Your Healthy Bones Action Plan

Whether you're 35 or 55, it's never too soon -- or too late -- to start saving your bones.
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Katy Koontz was 38 and the mother of an active 4-year-old girl when her doctor delivered some upsetting news. The Knoxville, Tennessee, mom -- whose period inexplicably never came back after the birth of her daughter -- was in early menopause. Concerned about the rapid bone loss that occurs when a woman's period stops, her doctor referred Koontz for a bone-density test. "I thought it was weird that I was in menopause, but I didn't expect anything unusual because I had always been healthy," says Koontz, who regularly walked five miles per day. When she learned a few days later that she had severe osteoporosis -- bones so brittle that they could easily fracture -- she was horrified. "My doctor said she had last seen bones like mine in an 83-year-old," recalls Koontz, now 46. Overnight Koontz's life changed dramatically. A lifelong skier, she had to give up the sport for fear of having a bone-shattering fall. Ditto for ice-skating and sledding with her daughter, Sam. "I suddenly felt old and fragile," says Koontz.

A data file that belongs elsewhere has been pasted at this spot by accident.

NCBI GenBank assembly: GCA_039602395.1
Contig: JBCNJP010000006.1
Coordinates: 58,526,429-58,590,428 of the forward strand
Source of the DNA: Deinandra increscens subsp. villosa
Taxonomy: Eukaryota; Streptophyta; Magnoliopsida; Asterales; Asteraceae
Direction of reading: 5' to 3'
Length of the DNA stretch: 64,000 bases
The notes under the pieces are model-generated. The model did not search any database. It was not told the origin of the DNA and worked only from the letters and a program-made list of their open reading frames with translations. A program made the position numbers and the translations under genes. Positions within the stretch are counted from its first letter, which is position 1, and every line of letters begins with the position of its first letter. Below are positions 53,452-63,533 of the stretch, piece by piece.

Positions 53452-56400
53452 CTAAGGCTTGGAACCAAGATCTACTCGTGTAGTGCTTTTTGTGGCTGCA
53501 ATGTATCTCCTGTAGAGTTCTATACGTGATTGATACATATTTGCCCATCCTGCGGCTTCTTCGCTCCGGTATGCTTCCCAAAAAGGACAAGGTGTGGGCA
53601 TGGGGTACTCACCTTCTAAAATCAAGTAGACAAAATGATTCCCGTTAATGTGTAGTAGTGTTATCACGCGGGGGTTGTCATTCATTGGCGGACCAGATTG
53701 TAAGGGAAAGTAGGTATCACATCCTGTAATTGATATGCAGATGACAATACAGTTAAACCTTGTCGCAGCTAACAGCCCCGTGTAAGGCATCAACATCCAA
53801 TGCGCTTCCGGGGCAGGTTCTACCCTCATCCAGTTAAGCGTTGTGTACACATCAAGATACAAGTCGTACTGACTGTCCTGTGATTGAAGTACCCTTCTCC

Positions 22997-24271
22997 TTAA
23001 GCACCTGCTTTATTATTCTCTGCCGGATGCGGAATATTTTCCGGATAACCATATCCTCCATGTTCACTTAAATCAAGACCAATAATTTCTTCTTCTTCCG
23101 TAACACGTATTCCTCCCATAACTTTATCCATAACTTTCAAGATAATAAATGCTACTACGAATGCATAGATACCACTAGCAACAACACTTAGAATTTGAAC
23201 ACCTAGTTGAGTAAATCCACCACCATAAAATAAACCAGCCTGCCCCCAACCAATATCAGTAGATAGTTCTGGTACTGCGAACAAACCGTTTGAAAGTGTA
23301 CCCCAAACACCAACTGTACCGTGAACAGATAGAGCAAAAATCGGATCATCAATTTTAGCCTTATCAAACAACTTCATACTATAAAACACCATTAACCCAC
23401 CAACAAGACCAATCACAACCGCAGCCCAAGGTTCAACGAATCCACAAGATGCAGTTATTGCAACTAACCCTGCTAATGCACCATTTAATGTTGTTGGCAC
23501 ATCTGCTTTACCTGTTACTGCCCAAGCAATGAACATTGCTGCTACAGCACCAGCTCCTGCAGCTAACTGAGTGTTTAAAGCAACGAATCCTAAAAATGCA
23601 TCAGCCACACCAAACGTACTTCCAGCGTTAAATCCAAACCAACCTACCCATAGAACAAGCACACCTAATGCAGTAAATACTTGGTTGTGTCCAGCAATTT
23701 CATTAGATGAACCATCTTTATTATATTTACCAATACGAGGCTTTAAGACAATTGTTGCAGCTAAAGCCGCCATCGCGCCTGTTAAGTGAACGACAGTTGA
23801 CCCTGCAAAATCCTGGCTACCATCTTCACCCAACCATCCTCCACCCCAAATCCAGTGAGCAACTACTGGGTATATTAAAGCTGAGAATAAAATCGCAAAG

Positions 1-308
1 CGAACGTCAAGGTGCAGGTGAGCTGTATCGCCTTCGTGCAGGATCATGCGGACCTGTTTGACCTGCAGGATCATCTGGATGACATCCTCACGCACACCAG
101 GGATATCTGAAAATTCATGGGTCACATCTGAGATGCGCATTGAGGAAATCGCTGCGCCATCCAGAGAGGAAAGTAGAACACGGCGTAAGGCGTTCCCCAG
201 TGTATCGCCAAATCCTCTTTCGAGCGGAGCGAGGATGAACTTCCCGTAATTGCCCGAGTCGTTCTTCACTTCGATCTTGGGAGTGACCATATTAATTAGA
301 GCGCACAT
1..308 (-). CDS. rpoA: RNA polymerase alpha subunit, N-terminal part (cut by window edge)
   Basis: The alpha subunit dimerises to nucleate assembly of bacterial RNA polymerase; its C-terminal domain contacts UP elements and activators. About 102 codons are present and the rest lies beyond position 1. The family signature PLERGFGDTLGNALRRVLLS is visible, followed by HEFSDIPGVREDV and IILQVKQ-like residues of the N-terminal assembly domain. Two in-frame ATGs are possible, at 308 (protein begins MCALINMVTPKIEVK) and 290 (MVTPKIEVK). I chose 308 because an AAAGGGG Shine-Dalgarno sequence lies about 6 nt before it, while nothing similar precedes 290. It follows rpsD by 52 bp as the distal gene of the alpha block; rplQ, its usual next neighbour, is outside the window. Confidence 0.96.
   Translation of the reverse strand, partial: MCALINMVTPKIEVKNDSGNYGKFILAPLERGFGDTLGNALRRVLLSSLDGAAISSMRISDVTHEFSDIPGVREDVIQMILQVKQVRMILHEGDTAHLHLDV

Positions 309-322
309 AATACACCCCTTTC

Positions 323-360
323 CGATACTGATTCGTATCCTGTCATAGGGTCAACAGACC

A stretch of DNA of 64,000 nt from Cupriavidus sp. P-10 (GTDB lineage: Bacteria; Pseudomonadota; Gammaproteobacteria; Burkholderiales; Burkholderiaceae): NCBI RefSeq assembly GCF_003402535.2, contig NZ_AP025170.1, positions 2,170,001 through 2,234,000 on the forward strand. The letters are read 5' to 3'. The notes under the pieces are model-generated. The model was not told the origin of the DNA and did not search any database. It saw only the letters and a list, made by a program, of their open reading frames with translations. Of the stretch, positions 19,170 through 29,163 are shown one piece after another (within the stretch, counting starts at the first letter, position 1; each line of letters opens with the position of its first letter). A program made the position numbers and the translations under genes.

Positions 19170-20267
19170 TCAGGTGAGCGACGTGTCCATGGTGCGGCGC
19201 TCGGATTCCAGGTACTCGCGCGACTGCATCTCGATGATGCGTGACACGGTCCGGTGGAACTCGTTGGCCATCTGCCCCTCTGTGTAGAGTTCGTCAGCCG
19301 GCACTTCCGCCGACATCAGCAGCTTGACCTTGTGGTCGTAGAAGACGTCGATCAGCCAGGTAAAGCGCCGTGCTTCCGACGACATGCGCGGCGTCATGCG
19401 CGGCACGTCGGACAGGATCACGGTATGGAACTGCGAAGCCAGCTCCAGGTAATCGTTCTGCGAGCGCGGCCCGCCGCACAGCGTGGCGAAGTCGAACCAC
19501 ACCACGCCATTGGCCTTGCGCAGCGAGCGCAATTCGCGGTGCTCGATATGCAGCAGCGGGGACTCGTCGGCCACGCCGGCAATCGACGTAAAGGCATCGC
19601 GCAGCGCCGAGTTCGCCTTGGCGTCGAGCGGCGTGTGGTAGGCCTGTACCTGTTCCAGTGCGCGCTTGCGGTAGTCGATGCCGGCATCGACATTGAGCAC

What happened to Koontz is shocking because she's so young, but she's hardly unique. An estimated 1.5 million American women in their 40s or younger have osteoporosis, making them vulnerable to potentially devastating fractures of the hip, spine, and wrist. Because we tend to have bones that are smaller and less dense than men's and lose bone mass more quickly, 80 percent of the nation's 10 million osteoporosis sufferers are women. An additional 34 million American women have a serious but less-critical condition called osteopenia: bone mass that's significantly lower than normal, putting them at high risk for osteoporosis.

It's never too late to start improving your bones. And if you have daughters, it's also important to get them involved in keeping their bones strong. The steps you take now can pay off for a lifetime.

Continued on page 2:  Why Your Bones Change -- and When

 

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